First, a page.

Science Gallery Melbourne
Blood Stories... science...Obvious connections exist between blood and medicine, with science breaking down the mystery of blood and offering solutions to many of our greatest health challenges. As our knowledge of blood changes with new research and scientific discovery... exhibition for Science Gallery Melbourne, 2017. Interviewed and recorded by Alicia Sometimes.... museums and collections. Inspired by Science Gallery Melbourne’s inaugural exhibition Blood: Attract & Repel, these stories offer a diverse understanding of blood through objects, art, and innovative new research. ...
As a powerful symbol of life and death, the alluring mystery of blood has fascinated scientists and artists for centuries.
From biological fluid to artistic medium, this four-part series of stories explore blood through a diversity of Victoria’s museums and collections. Inspired by Science Gallery Melbourne’s inaugural exhibition Blood: Attract & Repel, these stories offer a diverse understanding of blood through objects, art, and innovative new research.
Jary Nemo and Lucinda Horrocks
Collections & Climate Change... science...The study of animals falls into the branch of science called zoology, a sub discipline of biology, which is the study of all living things.... Gibson, PhD Candidate, Centre for Ecosystem Science and the Evolution & Ecology Research Centre, School of Biological, Earth & Environmental Sciences, University of New South Wales. ...
The world is changing. Change is a natural part of the Earth’s cycle and of the things that live on it, but what we are seeing now is both like and unlike the shifts we have seen before.
Anthropogenic change, meaning change created by humans, is having an impact on a global scale. In particular, human activity has altered the composition of the Earth’s atmosphere, causing the world’s climate to change.
Already in the state of Victoria we are seeing evidence of this change around us. In the natural world, coastal waters are warming and bringing tropical marine species to our bays. Desert animals are migrating to Victoria. Alpine winters are changing, potentially putting plants and animals at risk of starvation and pushing species closer to the margins. In the world of humans, island and coastal dwellers deal with the tangible and intangible impacts of loss as sea levels rise, bush dwellers live with an increased risk of life-threatening fires, farmers cope with the new normal of longer droughts, and we all face extreme weather events and the impacts of social and economic change.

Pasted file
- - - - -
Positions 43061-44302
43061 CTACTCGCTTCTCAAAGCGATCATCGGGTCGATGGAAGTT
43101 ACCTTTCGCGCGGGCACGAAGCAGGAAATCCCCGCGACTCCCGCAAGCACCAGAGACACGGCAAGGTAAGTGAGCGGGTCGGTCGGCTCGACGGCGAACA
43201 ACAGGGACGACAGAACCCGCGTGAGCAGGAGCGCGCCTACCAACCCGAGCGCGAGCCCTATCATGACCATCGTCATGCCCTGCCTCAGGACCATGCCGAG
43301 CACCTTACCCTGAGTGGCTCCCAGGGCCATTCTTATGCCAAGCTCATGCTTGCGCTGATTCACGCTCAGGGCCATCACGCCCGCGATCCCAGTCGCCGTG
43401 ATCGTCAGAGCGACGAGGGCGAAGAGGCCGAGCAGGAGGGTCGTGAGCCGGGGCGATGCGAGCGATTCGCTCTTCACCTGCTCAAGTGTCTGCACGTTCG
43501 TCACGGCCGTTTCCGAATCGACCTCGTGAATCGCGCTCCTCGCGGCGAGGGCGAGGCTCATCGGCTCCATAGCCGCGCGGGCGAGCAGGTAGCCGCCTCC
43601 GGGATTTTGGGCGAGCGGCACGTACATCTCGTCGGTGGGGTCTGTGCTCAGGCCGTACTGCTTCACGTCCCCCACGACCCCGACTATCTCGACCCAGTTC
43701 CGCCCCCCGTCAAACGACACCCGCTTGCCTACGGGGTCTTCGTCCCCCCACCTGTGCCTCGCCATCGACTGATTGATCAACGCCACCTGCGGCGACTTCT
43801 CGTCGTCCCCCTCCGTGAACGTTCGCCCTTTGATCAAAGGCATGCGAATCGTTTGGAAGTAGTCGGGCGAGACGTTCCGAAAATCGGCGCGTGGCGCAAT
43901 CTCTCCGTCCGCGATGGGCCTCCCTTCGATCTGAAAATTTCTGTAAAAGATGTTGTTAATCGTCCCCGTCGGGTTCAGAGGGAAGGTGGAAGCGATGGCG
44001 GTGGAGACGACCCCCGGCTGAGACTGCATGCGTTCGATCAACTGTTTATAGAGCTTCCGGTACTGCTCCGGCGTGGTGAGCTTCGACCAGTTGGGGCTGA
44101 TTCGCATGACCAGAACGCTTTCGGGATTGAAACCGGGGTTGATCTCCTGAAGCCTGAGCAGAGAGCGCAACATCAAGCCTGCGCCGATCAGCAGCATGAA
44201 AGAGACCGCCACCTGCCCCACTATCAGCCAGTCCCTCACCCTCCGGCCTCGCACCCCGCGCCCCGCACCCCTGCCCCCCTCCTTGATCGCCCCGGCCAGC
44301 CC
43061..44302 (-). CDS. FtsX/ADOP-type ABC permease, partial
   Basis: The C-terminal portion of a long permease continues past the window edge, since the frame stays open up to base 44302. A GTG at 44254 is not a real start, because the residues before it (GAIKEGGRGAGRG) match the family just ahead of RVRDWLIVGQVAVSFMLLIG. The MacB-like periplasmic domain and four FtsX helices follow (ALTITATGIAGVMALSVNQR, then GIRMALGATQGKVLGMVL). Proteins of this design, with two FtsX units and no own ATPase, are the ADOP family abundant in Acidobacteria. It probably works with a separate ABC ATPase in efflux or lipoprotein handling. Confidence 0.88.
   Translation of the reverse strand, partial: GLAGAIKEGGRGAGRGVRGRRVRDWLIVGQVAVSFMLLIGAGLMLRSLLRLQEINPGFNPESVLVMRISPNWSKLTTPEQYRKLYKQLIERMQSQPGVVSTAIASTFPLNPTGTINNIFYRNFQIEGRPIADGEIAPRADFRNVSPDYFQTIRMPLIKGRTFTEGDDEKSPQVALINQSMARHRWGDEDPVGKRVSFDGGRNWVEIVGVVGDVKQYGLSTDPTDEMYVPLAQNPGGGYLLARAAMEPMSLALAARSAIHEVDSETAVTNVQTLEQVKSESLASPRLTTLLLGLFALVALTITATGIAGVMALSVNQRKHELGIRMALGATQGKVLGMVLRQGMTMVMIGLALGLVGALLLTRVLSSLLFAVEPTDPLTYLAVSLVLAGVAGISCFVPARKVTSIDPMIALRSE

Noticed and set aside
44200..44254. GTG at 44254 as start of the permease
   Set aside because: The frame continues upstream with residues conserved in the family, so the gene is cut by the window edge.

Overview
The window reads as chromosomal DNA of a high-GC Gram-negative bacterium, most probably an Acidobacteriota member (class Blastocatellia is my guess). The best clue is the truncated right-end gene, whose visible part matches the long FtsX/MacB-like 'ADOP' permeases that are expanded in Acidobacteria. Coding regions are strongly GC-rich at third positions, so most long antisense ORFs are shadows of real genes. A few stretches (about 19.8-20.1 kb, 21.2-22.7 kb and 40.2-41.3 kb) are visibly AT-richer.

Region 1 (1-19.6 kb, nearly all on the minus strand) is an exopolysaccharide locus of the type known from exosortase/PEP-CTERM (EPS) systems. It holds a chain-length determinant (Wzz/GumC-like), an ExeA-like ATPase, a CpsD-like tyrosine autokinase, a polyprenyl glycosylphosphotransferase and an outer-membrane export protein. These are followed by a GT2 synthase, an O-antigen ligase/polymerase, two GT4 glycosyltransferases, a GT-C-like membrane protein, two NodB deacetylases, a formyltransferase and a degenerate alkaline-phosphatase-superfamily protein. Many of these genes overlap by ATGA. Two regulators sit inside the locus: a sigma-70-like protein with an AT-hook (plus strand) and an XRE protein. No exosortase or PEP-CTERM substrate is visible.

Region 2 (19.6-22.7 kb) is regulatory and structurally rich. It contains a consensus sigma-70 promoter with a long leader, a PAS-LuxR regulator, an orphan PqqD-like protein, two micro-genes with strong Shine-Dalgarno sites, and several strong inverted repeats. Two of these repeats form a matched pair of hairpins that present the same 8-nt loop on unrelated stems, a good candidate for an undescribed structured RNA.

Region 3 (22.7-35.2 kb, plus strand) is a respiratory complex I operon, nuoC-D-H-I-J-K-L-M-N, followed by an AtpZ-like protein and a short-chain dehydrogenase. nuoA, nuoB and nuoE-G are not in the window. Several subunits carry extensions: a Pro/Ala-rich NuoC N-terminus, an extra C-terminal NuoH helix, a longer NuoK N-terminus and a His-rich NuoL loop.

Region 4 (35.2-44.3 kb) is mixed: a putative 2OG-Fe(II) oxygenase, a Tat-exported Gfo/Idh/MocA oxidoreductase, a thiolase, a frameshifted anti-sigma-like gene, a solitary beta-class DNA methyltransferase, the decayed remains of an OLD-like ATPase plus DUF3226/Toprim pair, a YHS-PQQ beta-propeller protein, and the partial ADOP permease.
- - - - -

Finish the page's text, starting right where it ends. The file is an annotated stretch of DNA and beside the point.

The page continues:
This Collections and Climate Change digital story explores how Victoria’s scientific and cultural collections help us understand climate change. It focuses on three Victorian institutions - Museums Victoria, the Royal Botanic Gardens Victoria and Parks Victoria. It looks at how the information gathered and maintained by a dedicated community of researchers, curators, scientists, specialists and volunteers can help us understand and prepare for a hotter, drier, more inundated world.
The story is made up of a short documentary film and twenty-one examples highlighting how botanical records, geological and biological specimens and living flora and fauna provide a crucial resource for scientists striving to map continuity, variability and change in the natural world. And it helps us rethink the significance of some of Victoria’s cultural collections in the face of a changing climate.